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Nopalitos (Cactus Stems)

Recommendations for Maintaining Postharvest Quality


Marita Cantwell

Department of Plant Sciences, University of California, Davis

Maturity & Quality

Maturity Indices

Cactus stems or "nopalitos" (in Spanish) are the rapidly-growing succulent stems of the Prickly Pear Cactus (Opuntia spp). They are grown in California as a specialty vegetable or imported from Mexico, where they are a traditional vegetable. Cactus stems are harvested based on size, and can be harvested small (
Quality Indices

Good quality nopalitos are fresh, turgid and a brilliant green color. Nopalitos should be harvested when young and tender and not early in the morning to avoid a high acid content (see special considerations).

Maturity & Quality Photos

Title: Maturity

Photo Credit: Marita Cantwell, UC Davis

Title: Quality (1)

Photo Credit: Marita Cantwell, UC Davis

Title: Quality (2)

Photo Credit: Marita Cantwell, UC Davis

Title: Quality (3)

Photo Credit: Marita Cantwell, UC Davis

Temperature & Controlled Atmosphere

Optimum Temperature

Generally nopalitos should be cooled to about 5°C (41°F) to reduce loss of visual appearance due to water loss. The recommended conditions for storage of nopalitos are 5°C to 10°C (41°F to 50°F) at high relative humidity. The major factors limiting storage life of nopalitos are decay and dehydration. Nopalitos stored under higher temperatures rapidly loss their brilliant shiny appearance, become dull green and may also begin to yellow and curve inward due to water loss. Good quality can be maintained for
Optimum Relative Humidity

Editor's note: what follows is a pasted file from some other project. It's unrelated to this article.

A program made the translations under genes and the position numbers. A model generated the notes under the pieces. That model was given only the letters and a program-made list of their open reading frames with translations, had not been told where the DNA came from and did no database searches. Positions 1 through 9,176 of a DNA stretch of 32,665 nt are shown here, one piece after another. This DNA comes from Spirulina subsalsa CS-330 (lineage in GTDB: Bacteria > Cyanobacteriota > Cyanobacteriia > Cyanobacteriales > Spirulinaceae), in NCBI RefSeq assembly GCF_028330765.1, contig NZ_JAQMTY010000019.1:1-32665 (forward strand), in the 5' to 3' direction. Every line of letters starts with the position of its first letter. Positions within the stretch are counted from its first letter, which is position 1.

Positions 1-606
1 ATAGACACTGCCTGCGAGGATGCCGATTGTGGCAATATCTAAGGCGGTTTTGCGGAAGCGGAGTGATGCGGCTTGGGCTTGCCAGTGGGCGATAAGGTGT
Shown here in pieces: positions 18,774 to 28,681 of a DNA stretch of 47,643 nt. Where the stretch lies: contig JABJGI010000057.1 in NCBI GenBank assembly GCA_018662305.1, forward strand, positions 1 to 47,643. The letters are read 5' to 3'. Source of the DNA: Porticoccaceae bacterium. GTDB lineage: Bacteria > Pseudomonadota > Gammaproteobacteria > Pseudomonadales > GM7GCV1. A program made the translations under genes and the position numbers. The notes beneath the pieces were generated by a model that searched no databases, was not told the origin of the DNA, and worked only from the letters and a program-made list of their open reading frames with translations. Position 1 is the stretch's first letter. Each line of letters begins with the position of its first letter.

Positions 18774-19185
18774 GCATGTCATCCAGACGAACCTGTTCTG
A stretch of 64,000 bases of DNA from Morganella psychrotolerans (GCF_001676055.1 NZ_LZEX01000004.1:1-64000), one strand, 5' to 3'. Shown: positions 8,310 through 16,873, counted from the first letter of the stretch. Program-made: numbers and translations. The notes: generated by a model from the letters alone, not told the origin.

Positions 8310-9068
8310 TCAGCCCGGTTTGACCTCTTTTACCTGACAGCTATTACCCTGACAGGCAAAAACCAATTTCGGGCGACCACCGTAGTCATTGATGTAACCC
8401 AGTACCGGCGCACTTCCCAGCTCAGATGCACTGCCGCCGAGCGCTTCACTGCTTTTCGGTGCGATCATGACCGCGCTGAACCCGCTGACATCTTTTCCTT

Rates of Respiration

Temperature 5°C (41°F) 10°C (50°F) 15°C (59°F) 20°C (68°F)
ml CO2/kg·hr 8-10 20-22 28-32 38-44

To calculate heat production multiply ml CO2/kg·hr by 440 to get Btu/ton/day or by 122 to get kcal/metric ton/day.
These are average respiration rates for 10 cm nopalitos; respiration rates of 20cm stems are about 50% lower.

Rates of Ethylene Production

Ethylene production rates are very low (0.05, 0.10 and 0.20 µl/kg·hr at 5°C (41°F), 10°C (50°F) and 20°C (68°F), respectively).

Responses to Ethylene

Nopalitos are not very sensitive to ethylene exposure, but exposure at warmer temperatures will enhance yellowing.

Responses to Controlled Atmospheres (CA)

No information is available on the potential benefits of modified/controlled atmosphere storage of cactus stems. For diced product, moderate CO2 (5-10%) atmospheres may be beneficial.


Physiological and Physical Disorders

Chilling injury. Nopalitos are chilling sensitive when stored below 10°C (50°F) . However, 3 weeks at 5°C (41°F) may be needed to observe some chilling symptoms. Chilling damage may be manifested as a superficial bronzing or discoloration and increased susceptibility to decay. The onset of chilling injury will depend on storage temperature, maturity and source of product.

Pathological Disorders